Diabetic diet advice may help newly diagnosed patients with type 2 diabetes achieve better control of blood sugar levels

Some people are their own worst enemy when it comes to diabetes management. Individuals with type 2 diabetes can stray from their diabetic diet and think that their physician will be none the wiser by the time they are due for their regular HbA1c test.

However, these blood sugar screenings measure a patient's average blood glucose levels over the previous three months, so even small missteps may be accounted for.

Since healthcare providers cannot live with their patients to ensure that they comply with their diabetic diet, it may be useful for people who have recently been diagnosed with type 2 diabetes to receive extra counseling on their eating regimen.

According to a study published in the journal The Lancet, as little as 6.5 hours of diet advice, in addition to standard care for type 2 diabetes, may help newly diagnosed patients achieve better HbA1c readings.

The research, which involved nearly 600 type 2 diabetics, indicated that individuals who received standard care after their diagnosis had higher blood glucose levels at a six-month evaluation, compared to their measurements at the onset of the study. By one year, these levels had dropped slightly but were still above baseline readings.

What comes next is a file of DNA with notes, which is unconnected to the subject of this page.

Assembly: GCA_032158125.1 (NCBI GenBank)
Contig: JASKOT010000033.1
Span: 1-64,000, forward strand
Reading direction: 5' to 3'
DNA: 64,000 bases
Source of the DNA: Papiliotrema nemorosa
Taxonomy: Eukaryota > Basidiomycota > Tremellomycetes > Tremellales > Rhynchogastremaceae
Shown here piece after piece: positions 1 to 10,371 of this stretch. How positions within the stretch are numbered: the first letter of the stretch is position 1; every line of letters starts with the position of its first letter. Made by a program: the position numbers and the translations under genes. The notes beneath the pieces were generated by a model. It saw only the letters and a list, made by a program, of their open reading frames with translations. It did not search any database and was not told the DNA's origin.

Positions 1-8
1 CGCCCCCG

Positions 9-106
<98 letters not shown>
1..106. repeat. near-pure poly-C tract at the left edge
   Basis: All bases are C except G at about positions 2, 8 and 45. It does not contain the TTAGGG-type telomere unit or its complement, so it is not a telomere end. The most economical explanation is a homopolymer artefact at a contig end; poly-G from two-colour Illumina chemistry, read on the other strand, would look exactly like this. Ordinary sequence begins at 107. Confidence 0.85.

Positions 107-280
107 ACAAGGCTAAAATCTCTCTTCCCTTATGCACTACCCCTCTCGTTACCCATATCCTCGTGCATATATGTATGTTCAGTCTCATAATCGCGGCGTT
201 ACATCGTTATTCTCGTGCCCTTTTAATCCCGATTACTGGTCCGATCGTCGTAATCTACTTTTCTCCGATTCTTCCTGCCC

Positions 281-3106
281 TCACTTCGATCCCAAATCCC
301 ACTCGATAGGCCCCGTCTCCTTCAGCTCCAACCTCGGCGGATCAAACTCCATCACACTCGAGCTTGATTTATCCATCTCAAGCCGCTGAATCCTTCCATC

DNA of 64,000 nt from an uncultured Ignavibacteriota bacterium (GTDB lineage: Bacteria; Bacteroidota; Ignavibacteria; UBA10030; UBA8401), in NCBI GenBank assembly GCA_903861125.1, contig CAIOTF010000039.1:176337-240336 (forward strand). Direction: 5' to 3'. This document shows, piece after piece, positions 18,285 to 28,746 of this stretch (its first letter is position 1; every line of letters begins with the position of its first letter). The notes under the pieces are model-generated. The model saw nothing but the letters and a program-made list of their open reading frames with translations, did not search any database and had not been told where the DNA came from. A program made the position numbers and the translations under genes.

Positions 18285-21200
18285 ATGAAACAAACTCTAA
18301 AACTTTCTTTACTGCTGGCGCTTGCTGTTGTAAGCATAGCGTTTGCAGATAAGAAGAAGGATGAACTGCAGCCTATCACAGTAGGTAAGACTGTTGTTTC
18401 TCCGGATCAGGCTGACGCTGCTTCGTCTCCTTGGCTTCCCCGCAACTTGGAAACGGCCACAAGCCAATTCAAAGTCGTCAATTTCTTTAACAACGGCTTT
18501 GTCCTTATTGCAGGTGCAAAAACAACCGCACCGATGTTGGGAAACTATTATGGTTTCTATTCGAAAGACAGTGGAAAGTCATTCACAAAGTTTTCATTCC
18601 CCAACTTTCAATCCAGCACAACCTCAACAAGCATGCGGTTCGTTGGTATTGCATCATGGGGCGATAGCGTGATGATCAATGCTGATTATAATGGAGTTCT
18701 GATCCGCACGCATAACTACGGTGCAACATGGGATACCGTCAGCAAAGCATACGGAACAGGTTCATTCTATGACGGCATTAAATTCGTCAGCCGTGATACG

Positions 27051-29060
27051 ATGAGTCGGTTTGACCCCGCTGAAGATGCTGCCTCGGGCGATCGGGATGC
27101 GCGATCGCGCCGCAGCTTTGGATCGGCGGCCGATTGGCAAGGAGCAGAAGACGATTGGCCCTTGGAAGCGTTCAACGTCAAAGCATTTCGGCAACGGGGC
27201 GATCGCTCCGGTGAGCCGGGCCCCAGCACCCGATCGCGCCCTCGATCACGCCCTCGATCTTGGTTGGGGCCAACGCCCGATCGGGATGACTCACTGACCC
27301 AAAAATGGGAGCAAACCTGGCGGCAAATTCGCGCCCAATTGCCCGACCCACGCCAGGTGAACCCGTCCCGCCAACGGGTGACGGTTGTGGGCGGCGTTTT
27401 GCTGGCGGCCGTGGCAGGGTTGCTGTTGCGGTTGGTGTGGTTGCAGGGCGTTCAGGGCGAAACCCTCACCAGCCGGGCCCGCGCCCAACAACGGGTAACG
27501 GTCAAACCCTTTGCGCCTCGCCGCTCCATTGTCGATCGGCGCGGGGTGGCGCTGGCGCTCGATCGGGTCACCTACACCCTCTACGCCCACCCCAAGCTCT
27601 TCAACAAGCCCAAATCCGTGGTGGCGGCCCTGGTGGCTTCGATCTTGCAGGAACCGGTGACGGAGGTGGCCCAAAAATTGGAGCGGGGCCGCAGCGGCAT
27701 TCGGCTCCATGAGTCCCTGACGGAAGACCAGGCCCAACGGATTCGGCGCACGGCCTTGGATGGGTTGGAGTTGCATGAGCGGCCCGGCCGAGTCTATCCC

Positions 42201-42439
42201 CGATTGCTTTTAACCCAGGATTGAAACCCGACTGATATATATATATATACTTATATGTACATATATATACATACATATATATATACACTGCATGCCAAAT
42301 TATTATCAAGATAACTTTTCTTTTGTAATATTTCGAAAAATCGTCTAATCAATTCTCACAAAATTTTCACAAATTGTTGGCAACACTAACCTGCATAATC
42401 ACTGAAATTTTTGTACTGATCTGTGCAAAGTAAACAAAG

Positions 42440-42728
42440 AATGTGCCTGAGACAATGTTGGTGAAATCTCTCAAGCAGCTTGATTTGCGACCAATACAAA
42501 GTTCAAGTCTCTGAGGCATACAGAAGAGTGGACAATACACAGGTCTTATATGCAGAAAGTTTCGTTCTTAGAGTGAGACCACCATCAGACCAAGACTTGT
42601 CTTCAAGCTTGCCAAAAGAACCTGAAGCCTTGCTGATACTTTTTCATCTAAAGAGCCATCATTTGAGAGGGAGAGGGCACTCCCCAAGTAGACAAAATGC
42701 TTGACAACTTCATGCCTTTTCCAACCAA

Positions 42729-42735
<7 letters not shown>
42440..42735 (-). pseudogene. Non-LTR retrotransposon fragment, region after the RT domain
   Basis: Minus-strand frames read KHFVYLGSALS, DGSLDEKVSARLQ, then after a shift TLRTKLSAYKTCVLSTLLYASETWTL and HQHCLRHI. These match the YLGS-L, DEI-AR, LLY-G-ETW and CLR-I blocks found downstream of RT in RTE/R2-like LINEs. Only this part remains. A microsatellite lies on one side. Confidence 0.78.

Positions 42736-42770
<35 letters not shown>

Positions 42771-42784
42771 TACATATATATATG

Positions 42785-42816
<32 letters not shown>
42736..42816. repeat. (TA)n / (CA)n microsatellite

However, participants who received 6.5 hours of advice on a proper diabetic diet were found to have gradually decreasing HbA1c scores.

The researchers noted that subjects who received dietary counseling and an exercise regimen experienced the same benefits as those in the eating advice group, on average.

"There is little doubt that improved nutrition and physical activity are beneficial for individuals with or without diabetes, and research into the most effective way to deliver these benefits deserves high priority," said Dr Frank B. Hu from the Harvard School of Public Health, quoted by Medical News Today.

Individuals who have recently been diagnosed with type 2 diabetes are often referred to a nutritionist who can help them design a healthy diabetic diet to avoid spikes or sudden decreases in blood sugar levels.

The American Diabetes Association recommends that diabetics eat their meals and snacks at regular times each day to help them predict when they will need to take doses of insulin or other diabetes medications.